On the road in…Bhutan!

Where they measure their gross national happiness? lol. Gotta love it!

I wasn’t sure what to expect in Bhutan to be honest because I have never met anybody who’s actually been. A friend of mine had wanted to go, but in the end couldn’t afford it. In a way I was anticipating it would be a lot like Nepal.

Bhutan’s a slight pain in the ass for tourists. You can’t just go and do your own thing. You have to book on an organised tour to get a visa, and this requires spending a certain amount of money per day. Six days in Bhutan cost more than almost a month in Nepal. Insane, but it’s the price I had to pay to visit one of the places on my bucket list.

This blog entry is more like a summary of my food experiences in Bhutan, but if you want all the gritty details, you can read my extended trip report for Nepal and Bhutan here (Part 1; Part 2).

So, the thing is, when you book trips to Bhutan, the price includes meals. I figured that just meant picking stuff off a menu like I did in Nepal and just having to pay for my snacks and drinks. But in Bhutan, “meals included” means buffets and set menus, something I was not informed about in advance. Which turned out to be a nightmare.

The trip started out well in Thimpu, with the hotel restaurant and other places we ate at being accommodating of my dietary requirements. It was all buffet dining and I couldn’t eat most of it, but my guide got them to bring me something I could eat regardless. The food I got was basically just plain rice and plain steamed or grilled vegetables, with freshly diced chili for some flavour. Boring, but edible. And for breakfast, I got some baked beans and mushrooms. Simple, but ok.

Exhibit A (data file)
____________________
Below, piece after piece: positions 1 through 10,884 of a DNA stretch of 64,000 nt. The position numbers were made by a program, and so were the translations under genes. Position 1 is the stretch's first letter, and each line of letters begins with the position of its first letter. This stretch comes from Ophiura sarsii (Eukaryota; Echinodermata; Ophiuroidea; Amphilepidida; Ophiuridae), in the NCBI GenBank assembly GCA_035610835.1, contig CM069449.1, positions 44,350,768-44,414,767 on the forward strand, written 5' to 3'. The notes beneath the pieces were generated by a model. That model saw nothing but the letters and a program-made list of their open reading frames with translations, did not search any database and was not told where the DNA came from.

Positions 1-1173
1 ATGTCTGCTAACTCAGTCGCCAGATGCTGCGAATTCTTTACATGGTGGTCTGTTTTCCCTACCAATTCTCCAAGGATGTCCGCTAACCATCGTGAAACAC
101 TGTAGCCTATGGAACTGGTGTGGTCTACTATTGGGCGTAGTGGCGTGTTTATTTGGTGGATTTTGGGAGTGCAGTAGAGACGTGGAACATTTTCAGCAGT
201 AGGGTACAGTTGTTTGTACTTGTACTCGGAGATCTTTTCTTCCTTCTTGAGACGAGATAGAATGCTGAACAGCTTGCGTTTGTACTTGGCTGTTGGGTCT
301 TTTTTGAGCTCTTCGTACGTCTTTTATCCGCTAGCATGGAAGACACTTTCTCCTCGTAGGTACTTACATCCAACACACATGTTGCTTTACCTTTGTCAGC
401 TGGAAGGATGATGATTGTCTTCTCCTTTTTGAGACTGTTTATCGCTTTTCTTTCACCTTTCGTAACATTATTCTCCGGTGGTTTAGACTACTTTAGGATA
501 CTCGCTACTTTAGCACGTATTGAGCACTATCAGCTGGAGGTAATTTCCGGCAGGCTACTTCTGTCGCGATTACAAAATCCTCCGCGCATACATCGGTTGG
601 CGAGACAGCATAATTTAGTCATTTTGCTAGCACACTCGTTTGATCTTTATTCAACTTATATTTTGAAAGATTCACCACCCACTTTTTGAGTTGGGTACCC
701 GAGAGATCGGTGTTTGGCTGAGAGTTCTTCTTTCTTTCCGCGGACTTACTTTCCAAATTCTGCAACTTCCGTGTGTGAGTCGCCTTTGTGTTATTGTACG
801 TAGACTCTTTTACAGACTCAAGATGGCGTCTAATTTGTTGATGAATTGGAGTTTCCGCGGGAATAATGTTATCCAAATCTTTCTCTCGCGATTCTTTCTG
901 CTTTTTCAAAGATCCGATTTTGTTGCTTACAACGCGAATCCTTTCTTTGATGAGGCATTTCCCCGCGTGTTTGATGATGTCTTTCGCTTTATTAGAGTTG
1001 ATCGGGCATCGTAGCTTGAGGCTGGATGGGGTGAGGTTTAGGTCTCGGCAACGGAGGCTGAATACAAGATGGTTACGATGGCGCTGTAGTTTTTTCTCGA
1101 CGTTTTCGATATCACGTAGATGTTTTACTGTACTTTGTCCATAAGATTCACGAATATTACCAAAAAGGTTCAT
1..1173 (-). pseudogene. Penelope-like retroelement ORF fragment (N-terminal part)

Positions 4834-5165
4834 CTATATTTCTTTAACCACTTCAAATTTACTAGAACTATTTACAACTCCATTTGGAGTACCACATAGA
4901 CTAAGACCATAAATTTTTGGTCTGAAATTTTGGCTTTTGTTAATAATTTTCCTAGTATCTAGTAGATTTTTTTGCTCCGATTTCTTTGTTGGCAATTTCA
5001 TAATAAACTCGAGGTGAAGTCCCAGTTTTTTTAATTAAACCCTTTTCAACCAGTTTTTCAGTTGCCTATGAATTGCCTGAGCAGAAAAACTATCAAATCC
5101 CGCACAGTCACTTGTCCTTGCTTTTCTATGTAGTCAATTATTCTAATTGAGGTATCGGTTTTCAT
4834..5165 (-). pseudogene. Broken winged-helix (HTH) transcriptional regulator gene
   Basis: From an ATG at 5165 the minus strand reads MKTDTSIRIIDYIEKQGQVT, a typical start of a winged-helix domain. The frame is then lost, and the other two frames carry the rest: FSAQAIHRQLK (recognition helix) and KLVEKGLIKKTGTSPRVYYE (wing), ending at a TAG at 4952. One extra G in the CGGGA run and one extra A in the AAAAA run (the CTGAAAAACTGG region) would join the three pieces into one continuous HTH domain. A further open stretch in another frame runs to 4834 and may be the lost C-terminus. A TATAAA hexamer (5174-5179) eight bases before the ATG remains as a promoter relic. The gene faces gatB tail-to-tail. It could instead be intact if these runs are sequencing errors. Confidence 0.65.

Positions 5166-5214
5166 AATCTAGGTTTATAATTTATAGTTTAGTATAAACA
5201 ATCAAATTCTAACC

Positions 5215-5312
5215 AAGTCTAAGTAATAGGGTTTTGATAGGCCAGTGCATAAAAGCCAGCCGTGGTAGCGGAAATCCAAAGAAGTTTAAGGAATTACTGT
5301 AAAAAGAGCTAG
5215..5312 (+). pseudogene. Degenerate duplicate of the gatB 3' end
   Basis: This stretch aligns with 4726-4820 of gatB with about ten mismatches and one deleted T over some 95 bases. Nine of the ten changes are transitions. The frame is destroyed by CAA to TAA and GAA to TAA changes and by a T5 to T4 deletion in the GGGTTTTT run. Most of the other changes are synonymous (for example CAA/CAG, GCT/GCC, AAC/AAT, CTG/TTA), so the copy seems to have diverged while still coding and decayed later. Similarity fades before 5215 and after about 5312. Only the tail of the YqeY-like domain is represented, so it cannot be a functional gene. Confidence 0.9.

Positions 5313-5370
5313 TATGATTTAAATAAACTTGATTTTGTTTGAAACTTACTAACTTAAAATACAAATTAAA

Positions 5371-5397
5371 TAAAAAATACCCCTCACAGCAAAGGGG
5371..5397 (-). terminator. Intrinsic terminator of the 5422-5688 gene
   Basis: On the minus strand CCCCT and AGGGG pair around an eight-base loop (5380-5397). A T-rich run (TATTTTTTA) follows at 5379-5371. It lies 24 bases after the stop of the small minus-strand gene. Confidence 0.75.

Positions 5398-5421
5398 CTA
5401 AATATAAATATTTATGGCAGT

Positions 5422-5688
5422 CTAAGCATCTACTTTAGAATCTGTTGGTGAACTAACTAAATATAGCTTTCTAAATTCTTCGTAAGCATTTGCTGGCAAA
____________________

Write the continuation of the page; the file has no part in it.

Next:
It went rapidly downhill from there. In Punakha and Paro (maybe it’s a p-thing?) pretty much everywhere refused flat out to accommodate my dietary requirements. If it wasn’t in the buffet or on the set menu, the answer was “no”. This was totally unacceptable given that I had no option but to pay this all-inclusive price, and then basically had almost no food to eat. Bhutan is expensive, and given the price of the tour, the fact that all I could eat was plain rice was bullshit. So was the fact I had to literally go without breakfast because they refused to make me anything I could eat even though they had the ingredients to do so. They were making apple pancakes for people for breakfast, so clearly they had apples. But could I get a plain apple? Of course not – it wasn’t on the menu.

IMG_4563Yet another inedible meal I was served as part of a set meal in Bhutan – rice, egg noodles with vegetables, and steamed vegetables with some kind of indistinguishable gravy (nobody could tell me what was in it). I managed to eat the few spoonfuls of rice that hadn’t been covered in the gravy…

The tour company was notified well in advance of my dietary requirements, so they should have taken this into consideration when booking me into hotels or selecting where to eat every day. Given what I paid for this side trip to Bhutan, the food aspect of the trip was totally unacceptable. I said as much on the feedback form. I don’t expect much if any response.

IMG_4545I may have had ongoing problems with the food and the attitude in Bhutan, but there is no denying its natural beauty!

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